Mark Feinsand

Market impact lessened for qualifying offers

Draft-pick compensation not as big a deterrent for signing free agents

Market impact lessened for qualifying offers

Nine free agents received qualifying offers from their former teams Monday, giving the players and their agents something to think about over the next 10 days.

That's when the players must decide whether to accept a $17.4 million salary for 2018 or decline the offer, which would entitle their previous team to Draft pick compensation if they sign elsewhere. (The deadline is 5 p.m. ET on Nov. 16, to be exact.)

The nine players to receive qualifying offers were Jake Arrieta and Wade Davis of the Cubs; Lorenzo Cain, Eric Hosmer and Mike Moustakas of the Royals; Carlos Santana of the Indians; Alex Cobb of the Rays; Greg Holland of the Rockies; and Lance Lynn of the Cardinals. Of those mulling qualifying offers, Arrieta, Cain, Hosmer, Moustakas and Lynn appear most likely to decline. Cobb and Santana could pass on the offer, as well, though some in the industry aren't as sold on those being foregone conclusions. Any of these players could also work out a multiyear contract before (or after) the deadline, and Santana's strong Cleveland ties make him a reasonable candidate for such a deal.

Hot Stove Tracker

The two most interesting QO cases might be Davis and Holland, as the $17.4 million salary would represent the highest single-season salary for any closer in history. Then again, three closers -- Aroldis Chapman, Kenley Jansen and Mark Melancon -- signed deals last offseason worth at least $62 million, so Davis and Holland could find themselves with far more guaranteed money than $17.4 million, even if it is less per year.

Qualifying offers should not affect the market as much as they have in recent years as the rules regarding compensation were altered in the Collective Bargaining Agreement that was agreed to last offseason.

CBA to affect qualifying offers

Previously, teams forfeited their first-round pick (or second-round pick if they had a protected pick in the top 10 overall selections) for signing a player who had rejected a qualifying offer, while the player's former team received a pick immediately following the first round.

Under the new rules, the only way a team gets a compensation pick right after the first round is if it is a revenue-sharing recipient and the free agent inks a deal worth $50 million or more elsewhere. If the player signs for less than $50 million, the compensation pick comes after Competitive Round B, which follows the second round.

Only the Indians (Santana), Rays (Cobb), Rockies (Holland) and Royals (Cain, Hosmer and Moustakas) will qualify for picks that fall after the first round, because they are among the 16 clubs that receive revenue sharing. The Cubs (Arrieta and Davis) and Cardinals (Lynn) would receive a compensatory pick following Competitive Round B regardless of the contracts their free agents sign.

As for the team signing one of these nine players, its highest pick is now protected regardless of where their selection falls. Any additional first-round or Competitive Balance picks are eligible to be lost, though there are three tiers of Draft pick forfeiture based on the financial status of the signing team.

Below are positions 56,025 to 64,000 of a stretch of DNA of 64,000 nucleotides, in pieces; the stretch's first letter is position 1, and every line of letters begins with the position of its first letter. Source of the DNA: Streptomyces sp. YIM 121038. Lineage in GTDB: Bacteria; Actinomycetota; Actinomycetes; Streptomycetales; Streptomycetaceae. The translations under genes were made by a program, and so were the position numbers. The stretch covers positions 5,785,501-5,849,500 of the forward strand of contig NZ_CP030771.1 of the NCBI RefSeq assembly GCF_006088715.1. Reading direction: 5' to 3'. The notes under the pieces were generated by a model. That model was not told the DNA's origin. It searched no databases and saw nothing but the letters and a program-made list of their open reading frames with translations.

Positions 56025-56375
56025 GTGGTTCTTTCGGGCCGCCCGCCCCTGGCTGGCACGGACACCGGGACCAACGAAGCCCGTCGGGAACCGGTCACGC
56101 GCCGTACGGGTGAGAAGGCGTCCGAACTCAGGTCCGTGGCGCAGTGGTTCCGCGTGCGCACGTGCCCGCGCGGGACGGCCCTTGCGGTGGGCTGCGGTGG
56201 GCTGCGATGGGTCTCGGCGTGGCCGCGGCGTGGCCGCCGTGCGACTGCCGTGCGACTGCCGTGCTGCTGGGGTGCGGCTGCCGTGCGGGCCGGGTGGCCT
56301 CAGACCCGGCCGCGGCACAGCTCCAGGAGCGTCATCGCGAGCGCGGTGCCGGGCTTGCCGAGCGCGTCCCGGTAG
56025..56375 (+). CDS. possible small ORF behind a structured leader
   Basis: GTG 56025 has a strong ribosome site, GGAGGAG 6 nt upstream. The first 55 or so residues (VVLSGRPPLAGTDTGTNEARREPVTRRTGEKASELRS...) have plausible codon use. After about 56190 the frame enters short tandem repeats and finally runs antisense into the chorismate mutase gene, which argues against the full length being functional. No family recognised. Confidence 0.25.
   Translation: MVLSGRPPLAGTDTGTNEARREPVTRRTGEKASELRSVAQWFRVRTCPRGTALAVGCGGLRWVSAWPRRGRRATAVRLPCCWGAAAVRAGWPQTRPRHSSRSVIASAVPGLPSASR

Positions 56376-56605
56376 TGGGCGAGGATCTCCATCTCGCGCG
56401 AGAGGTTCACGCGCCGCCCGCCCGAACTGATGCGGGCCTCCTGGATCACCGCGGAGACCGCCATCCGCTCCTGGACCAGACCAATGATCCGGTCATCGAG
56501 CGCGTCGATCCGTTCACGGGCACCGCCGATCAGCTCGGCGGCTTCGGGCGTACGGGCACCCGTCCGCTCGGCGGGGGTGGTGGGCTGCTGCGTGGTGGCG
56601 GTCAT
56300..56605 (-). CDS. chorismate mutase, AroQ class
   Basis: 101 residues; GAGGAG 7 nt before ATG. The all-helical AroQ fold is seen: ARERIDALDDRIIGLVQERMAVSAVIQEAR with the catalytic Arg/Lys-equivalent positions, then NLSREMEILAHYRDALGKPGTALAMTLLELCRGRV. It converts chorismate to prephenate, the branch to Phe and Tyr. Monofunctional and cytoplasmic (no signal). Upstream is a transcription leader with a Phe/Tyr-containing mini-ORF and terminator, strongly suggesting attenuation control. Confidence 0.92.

The new qualifying offer rules, explained

But the change in the rules that makes a team's highest pick exempt from forfeiture should have a big impact on how the QO system works. During the first few years of the system, some free agents saw their markets limited due to the Draft pick compensation attached to them. There was no better example of this phenomenon than Kendrys Morales waiting until after the 2014 Draft -- when teams would no longer have to forfeit a Draft pick to sign him -- to ink a free-agent deal. And in less extreme cases, we saw some players waiting around until well into Spring Training to sign a contract, such as Ervin Santana inking a one-year deal with the Braves on March 12, 2014. With teams no longer having to sacrifice their highest pick to sign free agents, that should change.

"Given what teams have to give up now, it's a lesser price to pay than the system that's been in place previously," one general manager said. "For the most part, you should see teams behave in a way where there's less regard for any sort of loss that comes with signing one of those players. I would expect it to be less of a deterrent than it's been in the past."

The first three years of the qualifying-offer system saw 34 players receive the offer, though none accepted. After nine, 13 and 12 players received -- and rejected -- qualifying offers between 2012-14, a record 20 players received the offers in 2015. Three of them -- Brett Anderson, Colby Rasmus and Matt Wieters -- accepted the one-year deal, which came along with a $15.8 million salary, up from the initial figure of $13.3 million in 2012.

Two more players -- Jeremy Hellickson and Neil Walker -- accepted last year, agreeing to a $17.2 million salary for 2017.

This year's figure is a record $17.4 million, which is the average of the top 125 salaries in the game last season. The nine players who got qualifying offers were pretty much expected, though no one would have been shocked if Cincinnati shortstop Zack Cozart (coming off a career-best .933 OPS) or Tampa Bay DH/first baseman Logan Morrison (38 homers) had received them as well. They are both now free to test the open market without any concern of Draft compensation affecting the market for their services.

Mark Feinsand, an executive reporter, originally joined as a reporter in 2001. This story was not subject to the approval of Major League Baseball or its clubs.